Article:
Ad claim: “How can the State raise money without raising taxes? By regulating video gaming.”
Whole truth: Video poker proponents who say the games would bring in $480 million aren’t counting the costs of addiction and other societal problems. Economic research shows that for every $1 of revenue there are $3 in related costs.
Ad claim: “A superior court judge has already ruled it is unconstitutional to give gaming rights to the Cherokee and not to the entire state.”
Whole truth: Superior Court Judge Howard Manning stayed his ruling while the state Attorney General takes the case to the N.C. Court of Appeals, where it may be overturned. North Carolina lawmakers made clear their intent to ban video poker in 2006 and unless the Appeals Court upholds Manning’s ruling, the legislative ban stands.
Ad claim: Video lottery terminals will generate up to $480 million a year.
Whole truth: There are no guarantees about how much money will be collected. According to Oregon Public Radio, weekly video poker revenue in that state is down 20 percent this year. Furthermore, if $480 million goes to state coffers, that means more than $2.4 billion must come out of citizens’ pockets and go into video poker machines.
Ad claim: Accountability. Oversight. Regulation. And Taxation on video gaming.
Whole truth: North Carolina had very little success in overseeing video gaming between 1993 and 2006 while it was legal. Despite attempts to hold the industry accountable and regulate it by limiting numbers of machines and pay-outs, corruption was rampant. Sheriffs in every county supported the video poker ban and one former sheriff went to prison for taking bribes. That corruption was also felt in the highest offices of State government.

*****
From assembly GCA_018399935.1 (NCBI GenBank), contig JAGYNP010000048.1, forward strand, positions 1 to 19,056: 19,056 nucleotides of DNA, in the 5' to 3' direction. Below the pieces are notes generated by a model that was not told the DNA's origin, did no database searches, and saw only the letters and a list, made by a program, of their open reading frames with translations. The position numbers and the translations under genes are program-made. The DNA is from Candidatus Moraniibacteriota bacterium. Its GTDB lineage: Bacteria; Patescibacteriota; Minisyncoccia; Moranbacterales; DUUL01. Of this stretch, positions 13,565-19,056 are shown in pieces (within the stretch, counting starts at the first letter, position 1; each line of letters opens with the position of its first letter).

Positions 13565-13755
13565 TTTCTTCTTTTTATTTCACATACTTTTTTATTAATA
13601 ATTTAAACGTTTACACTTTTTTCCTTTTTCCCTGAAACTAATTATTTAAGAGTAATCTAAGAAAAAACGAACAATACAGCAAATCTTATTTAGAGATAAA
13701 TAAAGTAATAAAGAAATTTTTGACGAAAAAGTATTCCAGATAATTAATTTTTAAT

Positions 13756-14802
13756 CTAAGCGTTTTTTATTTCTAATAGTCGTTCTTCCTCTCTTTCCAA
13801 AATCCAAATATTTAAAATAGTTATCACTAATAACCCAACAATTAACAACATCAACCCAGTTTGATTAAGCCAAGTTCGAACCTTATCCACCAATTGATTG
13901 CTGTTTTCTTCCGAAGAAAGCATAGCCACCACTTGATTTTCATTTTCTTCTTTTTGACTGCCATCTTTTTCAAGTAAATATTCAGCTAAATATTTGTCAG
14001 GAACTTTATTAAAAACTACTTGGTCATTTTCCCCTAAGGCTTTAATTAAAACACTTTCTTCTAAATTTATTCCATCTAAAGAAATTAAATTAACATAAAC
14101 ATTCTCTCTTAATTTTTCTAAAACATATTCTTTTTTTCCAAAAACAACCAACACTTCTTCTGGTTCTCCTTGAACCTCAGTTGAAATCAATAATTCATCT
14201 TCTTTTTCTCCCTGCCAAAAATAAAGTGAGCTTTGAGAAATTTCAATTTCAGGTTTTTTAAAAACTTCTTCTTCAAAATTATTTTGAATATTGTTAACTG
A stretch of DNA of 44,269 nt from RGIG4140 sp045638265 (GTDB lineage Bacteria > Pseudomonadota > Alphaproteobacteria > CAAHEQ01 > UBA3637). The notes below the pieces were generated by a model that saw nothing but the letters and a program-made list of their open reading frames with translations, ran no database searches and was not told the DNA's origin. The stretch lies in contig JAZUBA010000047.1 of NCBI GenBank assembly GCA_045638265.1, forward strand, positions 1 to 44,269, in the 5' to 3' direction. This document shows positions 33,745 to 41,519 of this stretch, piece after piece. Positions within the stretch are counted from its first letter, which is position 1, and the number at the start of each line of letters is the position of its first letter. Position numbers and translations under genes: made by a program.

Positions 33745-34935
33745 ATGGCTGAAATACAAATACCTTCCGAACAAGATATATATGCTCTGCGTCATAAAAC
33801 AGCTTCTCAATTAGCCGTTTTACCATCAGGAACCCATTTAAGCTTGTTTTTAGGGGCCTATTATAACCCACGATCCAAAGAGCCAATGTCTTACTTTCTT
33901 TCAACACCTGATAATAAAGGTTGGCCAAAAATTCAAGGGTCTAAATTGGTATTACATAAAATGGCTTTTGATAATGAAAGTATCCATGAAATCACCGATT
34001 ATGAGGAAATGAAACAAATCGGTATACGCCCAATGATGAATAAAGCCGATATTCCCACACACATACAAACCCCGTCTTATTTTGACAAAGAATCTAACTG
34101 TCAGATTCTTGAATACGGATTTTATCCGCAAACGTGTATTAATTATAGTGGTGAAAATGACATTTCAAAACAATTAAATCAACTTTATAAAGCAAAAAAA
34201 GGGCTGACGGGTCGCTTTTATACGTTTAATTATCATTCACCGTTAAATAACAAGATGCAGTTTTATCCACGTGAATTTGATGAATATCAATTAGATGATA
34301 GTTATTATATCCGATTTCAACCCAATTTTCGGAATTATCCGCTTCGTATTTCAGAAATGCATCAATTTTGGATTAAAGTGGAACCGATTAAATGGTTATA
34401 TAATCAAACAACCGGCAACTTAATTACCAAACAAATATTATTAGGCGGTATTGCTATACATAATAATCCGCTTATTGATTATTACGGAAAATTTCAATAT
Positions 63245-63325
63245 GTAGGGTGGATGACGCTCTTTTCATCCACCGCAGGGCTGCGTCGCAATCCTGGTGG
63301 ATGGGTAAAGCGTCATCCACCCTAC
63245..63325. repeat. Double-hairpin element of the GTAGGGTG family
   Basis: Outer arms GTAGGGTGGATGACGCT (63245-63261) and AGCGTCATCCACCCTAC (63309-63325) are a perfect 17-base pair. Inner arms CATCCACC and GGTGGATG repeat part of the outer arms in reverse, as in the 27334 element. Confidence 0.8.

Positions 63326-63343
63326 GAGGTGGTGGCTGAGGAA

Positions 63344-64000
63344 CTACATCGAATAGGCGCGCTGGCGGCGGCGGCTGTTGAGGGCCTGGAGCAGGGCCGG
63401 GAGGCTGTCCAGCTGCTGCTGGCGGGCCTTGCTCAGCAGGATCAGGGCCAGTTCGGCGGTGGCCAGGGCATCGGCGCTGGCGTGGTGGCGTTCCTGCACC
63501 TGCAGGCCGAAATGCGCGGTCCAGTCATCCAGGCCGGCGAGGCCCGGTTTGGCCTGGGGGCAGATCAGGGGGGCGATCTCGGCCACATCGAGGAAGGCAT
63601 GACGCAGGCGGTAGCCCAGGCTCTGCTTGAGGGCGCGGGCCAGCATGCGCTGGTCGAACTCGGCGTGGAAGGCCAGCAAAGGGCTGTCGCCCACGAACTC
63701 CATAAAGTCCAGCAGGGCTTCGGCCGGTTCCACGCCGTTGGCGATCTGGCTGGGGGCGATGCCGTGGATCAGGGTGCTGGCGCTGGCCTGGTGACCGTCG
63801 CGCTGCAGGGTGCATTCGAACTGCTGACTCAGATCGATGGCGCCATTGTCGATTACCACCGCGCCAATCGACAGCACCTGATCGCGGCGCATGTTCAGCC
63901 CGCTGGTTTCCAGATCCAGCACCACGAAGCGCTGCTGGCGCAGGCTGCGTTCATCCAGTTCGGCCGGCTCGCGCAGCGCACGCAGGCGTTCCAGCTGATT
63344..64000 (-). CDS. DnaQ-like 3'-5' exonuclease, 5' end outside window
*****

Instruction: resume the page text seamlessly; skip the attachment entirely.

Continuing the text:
Ad claim: State controlled, state registration, local property taxes, and it will help boost local businesses and jobs all over North Carolina.
Whole truth: While the ad shows a police officer when it says “State controlled,” Rep. Earl Jones (D-Guilford) has made it clear that his bill (House Bill 1537) would keep video poker out of the realm of law enforcement and put it strictly in the hands of the Department of Revenue. As for creating jobs, economists say for every three machines, the surrounding economy loses two jobs because people are dumping their money into gambling. According to John Kindt, economics professor at the University of Illinois, “Gambling drains the economy by taking money away from grocery stores and retail businesses and putting it in the hands of an industry that produces no product.”